Find out more about Christine

Shannon Smiley

Visual artist, Parr studio

Working in the tradition of landscape painting, Shannon's subject is the urban and suburban environment around him. His specific focus is on spaces where wild nature and domesticity collide and create a harmonious aesthetic with reference to 17th and 18th century 'picturesque' landscapes.

Shannon's paintings are produced using oil on canvas. He works from life and in the studio however the final work is mostly produced in the studio referencing photography. In order to gather reference material, he explores the city and surrounding suburbs and takes photographs and produces drawings. Shannon then spends time analysing the material and composing a drawing on the canvas, then using photos as reference, he executes the painting.

In 2007 he graduated from the Victorian College of the Arts completing a Bachelor of Fine Art (Honours). His exhibitions include four solo and various group exhibitions in commercial, public and artist run galleries. In 2012 he exhibited in the Melbourne Art Fair with Hill Smith Gallery. Shannon has been a finalist in the Metro Art Award, John Leslie art prize for landscape, and more recently a semi finalist in the Doug Moran Portrait Prize. Shannon is represented by Hill Smith Gallery, Melbourne."

Find out more about Shannon

Luhsun Tan

Visual artist, Tayler studio

Luhsun's current work deals with memory and intangible histories through vernacular materials. The studio work uses the materials to question the nature of the image and representation through history. The work is interested in creating presence in the image and therefore has explored the creation of conversation pieces.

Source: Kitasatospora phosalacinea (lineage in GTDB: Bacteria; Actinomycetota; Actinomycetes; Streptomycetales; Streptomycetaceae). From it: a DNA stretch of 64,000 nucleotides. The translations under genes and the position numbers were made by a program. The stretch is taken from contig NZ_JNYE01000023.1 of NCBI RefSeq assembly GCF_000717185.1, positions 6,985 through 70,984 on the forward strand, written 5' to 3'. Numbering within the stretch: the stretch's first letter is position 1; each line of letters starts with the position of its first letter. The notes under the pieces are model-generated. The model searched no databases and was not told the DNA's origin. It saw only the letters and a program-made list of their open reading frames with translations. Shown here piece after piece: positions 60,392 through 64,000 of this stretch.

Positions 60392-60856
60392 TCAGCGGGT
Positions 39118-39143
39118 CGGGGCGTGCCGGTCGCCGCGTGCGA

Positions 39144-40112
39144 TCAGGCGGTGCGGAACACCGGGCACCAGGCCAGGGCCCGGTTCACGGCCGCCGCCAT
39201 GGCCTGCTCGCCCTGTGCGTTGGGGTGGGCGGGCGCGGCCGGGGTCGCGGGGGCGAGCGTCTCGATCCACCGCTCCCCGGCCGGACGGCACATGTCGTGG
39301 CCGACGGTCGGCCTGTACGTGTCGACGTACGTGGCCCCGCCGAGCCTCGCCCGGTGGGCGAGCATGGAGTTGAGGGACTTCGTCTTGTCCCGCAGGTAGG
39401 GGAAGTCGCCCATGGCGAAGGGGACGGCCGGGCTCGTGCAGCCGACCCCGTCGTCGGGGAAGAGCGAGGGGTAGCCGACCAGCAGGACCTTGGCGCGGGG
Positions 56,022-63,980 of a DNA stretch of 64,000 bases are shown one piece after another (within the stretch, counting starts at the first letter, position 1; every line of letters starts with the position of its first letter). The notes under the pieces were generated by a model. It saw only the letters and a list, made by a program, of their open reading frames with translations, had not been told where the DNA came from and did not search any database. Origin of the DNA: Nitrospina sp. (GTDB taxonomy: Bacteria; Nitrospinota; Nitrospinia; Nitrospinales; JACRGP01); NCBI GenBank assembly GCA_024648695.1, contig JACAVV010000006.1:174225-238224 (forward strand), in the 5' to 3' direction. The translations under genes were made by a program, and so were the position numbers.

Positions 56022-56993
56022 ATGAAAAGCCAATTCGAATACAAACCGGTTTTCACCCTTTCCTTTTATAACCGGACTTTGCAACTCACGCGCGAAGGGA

By accessing the image it opens up the possibility of communities and individuals to have an active participation in their environments.

The works Luhsun is making are large digital images. These are a continuation from the techniques and artistic discourse developed from his recent PhD visual arts study which is based on archival images and original photographs that are reworked through digital imaging tools on a desktop computer.

Currently he is completing his PhD in Art and Design at Monash university which is due for completion in July 2014. Part of this research work will be exhibited in early 2014 at the Tasma gallery in East Melbourne and the Glen Eira gallery. In 2013 the material was exhibited at the Fracture Gallery in Federation Square title Poetics of Relation. Previous work includes community theatre and a Masters degree in film from VCA in animation along with completing several short film projects."

Find out more about Luhsun